We’d heard that they were filming for the show when we were in Isla Mujeres, but had no idea that Sea Life would be in the footage!

The video is 26 minutes, and although it’s not the best produced show on the net, it was neat for us to see Sea Life! She appears at about 35 seconds in, and again at about 2:05. Check it out!!

“Shells Sink, Dreams Float. Life’s Good On Our Boat!”

Rondón

When we visited Delmar on our golf buggy day, he invited us to return for a rondón, a traditional African-Caribbean dish. It sounded like fun, and meant more coco locos, so we agreed to come back. After spreading the word around the anchorage a bit, we wound up with a group of ten. Delmar’s place is “just around the corner” from the anchorage, so we were able to arrive by water.

We are unable to get off of the bow of Aluminum Princess, so while the inflatable dinghies pulled up onto the sand, Scott anchored us fore and aft.

We then waded to shore, and made our way across the beach and up the steps to Delmar’s.

He immediately came to greet us, and made quick work of cutting coconuts, which he serves the coco locos in.

He was quite the one man show, serving us drinks, and another group food. We chatted and enjoyed the view, while waiting for our turn at rondón.

 

After doing a bit of research, I’ve learned that rodon is a soup made up of different types of seafood (fish, crabs, small lobsters or shellfish), with coconut milk, plantains, vegetables, peppers and spices. The word rondon comes from the words “run down”, which refer to going down somewhere to look for vegetables or fruits for cooking the dish.

Rondón is a traditional dish shared by different countries, so the ingredients and spices vary from region to region. Our rondón meal was “interesting;” not the most flavorful meal I’ve ever had. Aside from a dumpling, plantains, and some kind of fish, it was hard to discern what else was on our plate (I’m fairly sure that it included a pig’s tail).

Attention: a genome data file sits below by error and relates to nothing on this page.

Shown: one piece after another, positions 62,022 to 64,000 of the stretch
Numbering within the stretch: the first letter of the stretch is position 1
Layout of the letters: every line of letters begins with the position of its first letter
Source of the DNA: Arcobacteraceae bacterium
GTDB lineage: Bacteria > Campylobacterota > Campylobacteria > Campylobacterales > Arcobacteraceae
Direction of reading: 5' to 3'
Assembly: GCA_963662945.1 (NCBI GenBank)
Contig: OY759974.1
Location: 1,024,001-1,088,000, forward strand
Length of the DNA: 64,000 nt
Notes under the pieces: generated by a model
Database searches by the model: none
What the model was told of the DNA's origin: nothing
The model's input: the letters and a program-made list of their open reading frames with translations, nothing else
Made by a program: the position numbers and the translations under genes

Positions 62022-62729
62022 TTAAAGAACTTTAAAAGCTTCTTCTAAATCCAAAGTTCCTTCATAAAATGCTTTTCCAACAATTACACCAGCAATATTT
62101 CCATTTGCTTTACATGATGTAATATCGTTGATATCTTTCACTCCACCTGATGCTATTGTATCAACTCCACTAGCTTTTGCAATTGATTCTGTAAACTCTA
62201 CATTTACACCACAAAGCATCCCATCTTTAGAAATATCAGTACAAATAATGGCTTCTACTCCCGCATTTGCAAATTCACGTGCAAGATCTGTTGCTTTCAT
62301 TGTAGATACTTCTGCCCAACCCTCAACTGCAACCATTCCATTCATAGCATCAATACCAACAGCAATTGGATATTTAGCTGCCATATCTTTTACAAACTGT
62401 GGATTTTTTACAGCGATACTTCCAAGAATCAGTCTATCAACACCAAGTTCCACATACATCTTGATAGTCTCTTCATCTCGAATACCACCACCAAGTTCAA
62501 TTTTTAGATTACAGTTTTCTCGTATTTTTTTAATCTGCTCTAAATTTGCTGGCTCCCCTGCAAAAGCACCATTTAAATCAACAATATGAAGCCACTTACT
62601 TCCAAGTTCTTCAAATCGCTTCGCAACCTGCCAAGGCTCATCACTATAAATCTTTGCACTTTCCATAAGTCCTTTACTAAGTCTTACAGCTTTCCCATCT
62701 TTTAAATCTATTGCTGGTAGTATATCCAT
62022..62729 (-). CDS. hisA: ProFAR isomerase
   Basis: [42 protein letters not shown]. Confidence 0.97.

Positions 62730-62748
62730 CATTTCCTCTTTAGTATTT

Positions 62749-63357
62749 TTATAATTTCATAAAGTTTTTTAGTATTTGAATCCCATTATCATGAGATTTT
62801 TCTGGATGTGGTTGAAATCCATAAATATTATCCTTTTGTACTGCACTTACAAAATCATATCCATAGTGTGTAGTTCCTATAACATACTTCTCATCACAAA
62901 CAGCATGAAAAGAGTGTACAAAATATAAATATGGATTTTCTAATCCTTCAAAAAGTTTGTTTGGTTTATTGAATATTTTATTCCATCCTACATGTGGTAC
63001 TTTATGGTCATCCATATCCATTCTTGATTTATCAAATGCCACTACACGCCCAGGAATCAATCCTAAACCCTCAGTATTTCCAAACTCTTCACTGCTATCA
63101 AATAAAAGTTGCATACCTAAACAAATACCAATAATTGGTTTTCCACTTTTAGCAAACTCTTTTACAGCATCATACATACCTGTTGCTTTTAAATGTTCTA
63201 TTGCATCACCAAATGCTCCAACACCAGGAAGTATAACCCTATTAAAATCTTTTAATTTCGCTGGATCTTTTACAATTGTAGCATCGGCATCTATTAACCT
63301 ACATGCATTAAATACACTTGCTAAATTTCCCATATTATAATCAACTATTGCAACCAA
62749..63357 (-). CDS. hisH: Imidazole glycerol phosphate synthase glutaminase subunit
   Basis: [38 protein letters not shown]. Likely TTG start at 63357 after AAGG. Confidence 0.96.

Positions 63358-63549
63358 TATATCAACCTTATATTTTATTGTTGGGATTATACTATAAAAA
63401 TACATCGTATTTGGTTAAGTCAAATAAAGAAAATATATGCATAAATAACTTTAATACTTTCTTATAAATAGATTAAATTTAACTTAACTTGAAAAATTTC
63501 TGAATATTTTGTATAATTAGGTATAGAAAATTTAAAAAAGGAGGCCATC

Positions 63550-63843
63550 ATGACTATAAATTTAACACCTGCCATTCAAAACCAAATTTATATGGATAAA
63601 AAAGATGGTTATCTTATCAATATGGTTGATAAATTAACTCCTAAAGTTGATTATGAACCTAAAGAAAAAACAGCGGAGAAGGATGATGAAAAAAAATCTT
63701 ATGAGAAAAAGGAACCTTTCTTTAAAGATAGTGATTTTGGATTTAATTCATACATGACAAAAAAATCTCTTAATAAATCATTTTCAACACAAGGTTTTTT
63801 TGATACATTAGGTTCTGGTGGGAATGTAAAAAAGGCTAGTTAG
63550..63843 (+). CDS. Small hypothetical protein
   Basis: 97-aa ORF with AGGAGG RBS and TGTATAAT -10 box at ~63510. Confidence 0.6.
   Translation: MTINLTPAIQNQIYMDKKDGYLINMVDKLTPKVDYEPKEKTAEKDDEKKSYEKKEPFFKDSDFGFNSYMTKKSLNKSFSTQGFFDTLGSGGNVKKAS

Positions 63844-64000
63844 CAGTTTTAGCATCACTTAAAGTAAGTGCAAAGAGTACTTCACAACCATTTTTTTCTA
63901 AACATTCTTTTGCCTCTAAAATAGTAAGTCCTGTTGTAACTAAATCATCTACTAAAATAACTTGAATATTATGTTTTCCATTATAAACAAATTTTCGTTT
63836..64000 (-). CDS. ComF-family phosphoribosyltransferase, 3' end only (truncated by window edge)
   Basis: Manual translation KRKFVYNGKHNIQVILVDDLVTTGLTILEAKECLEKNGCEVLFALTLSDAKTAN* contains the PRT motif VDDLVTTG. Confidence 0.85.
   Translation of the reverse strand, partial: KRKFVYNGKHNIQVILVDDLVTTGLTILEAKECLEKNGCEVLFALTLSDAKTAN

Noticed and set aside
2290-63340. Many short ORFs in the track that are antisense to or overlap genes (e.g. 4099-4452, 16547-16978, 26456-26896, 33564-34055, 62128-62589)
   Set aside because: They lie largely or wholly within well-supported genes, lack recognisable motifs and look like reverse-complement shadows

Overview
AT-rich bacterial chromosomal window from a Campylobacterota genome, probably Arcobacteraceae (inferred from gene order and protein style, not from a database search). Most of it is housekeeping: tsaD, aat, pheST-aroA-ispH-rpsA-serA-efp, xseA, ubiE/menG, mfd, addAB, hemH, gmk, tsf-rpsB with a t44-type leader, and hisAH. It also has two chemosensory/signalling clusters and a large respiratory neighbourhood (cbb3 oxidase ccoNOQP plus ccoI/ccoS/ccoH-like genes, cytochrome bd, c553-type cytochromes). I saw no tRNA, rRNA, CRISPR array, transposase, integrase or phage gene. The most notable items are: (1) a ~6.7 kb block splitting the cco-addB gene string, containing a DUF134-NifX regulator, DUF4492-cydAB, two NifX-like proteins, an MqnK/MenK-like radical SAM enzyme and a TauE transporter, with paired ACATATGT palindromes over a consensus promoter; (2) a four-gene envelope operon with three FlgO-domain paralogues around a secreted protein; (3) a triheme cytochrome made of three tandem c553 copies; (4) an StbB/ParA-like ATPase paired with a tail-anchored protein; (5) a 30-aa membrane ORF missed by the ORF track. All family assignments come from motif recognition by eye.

Both the food and sauce were grayish in color, and it was very hard for me to get a knife through any of it it. Oh well, we try and be open to new things on this journey, and the drinks and views more than made up for it.

When it was our turn to eat, we all gathered around a large table under the palapa. Delmar played music for us while we ate. I think he enjoyed the break.

After dinner, some of our group made their way back to the anchorage, while Kevin and Marina and Scott and I stayed. Delmar built us a fire on the beach, and we enjoyed ourselves until way after dark.

Although it wasn’t our favorite meal, our host, the atmosphere and of course the coco locos were great, and we can now check rondón off of our list!

“Shells Sink, Dreams Float. Life’s Good On Our Boat!”

 

Our Last Days On Roatan

As I’ve mentioned, we returned to Fantasy Island to prepare for our journey toward Providencia, and eventually Panama. Scott was finally able to repair our refrigerator with only a few slight snags along the way. Things were pretty disheveled for a few days, but well worth it to finally have normal cooling and freezing on board…hurray!

We rented a car, to visit Eldon’s for a fill up on cold and frozen foods. Luckily, I remembered that Howard is soon due for his rabies shot. Since I’d much rather take him by car, than by dinghy and cab in Panama, I searched out a vet on the island. Dr. Soto, at Animal Kingdom, was great. He saw us with less than a day’s notice, and was very good with Howard, despite my cat’s “sassy-ness” (If anyone happens to be cruising in Roatan, and are in need of a vet, I’ve included Dr. Soto’s information in my photos).

Howard pitched such a fit that I think only half of the vaccine actually went in, the rest running down my hand. Nevertheless, I left with paperwork that shows Howard’s rabies vaccination is good for another year, which is most important to customs officials. The charge for our entire visit was 13.00 U.S.!! At home, the vaccine runs 60.00, in addition to the cost of a vet visit…so Animal Kingdom’s price was a great surprise! Howard was not as impressed or happy as I was about this.

Even thinking about the whole experience stressed him out.

Now that Howard was set, we focused on the rest of our pre departure errands. We first grabbed a quick lunch at Bojangles. They are the only U.S. fast food-type place on Roatan, and we were surprised that they beat out McDonald’s. Pizza Inn also shares the space. Apparently, it’s also in the U.S., although we’ve never seen one in our area. After our chicken lunch, we made stops at the marine store, Ace Hardware and Eldon’s, for a final “fill up.” I’ll miss that awesome American item-filled store!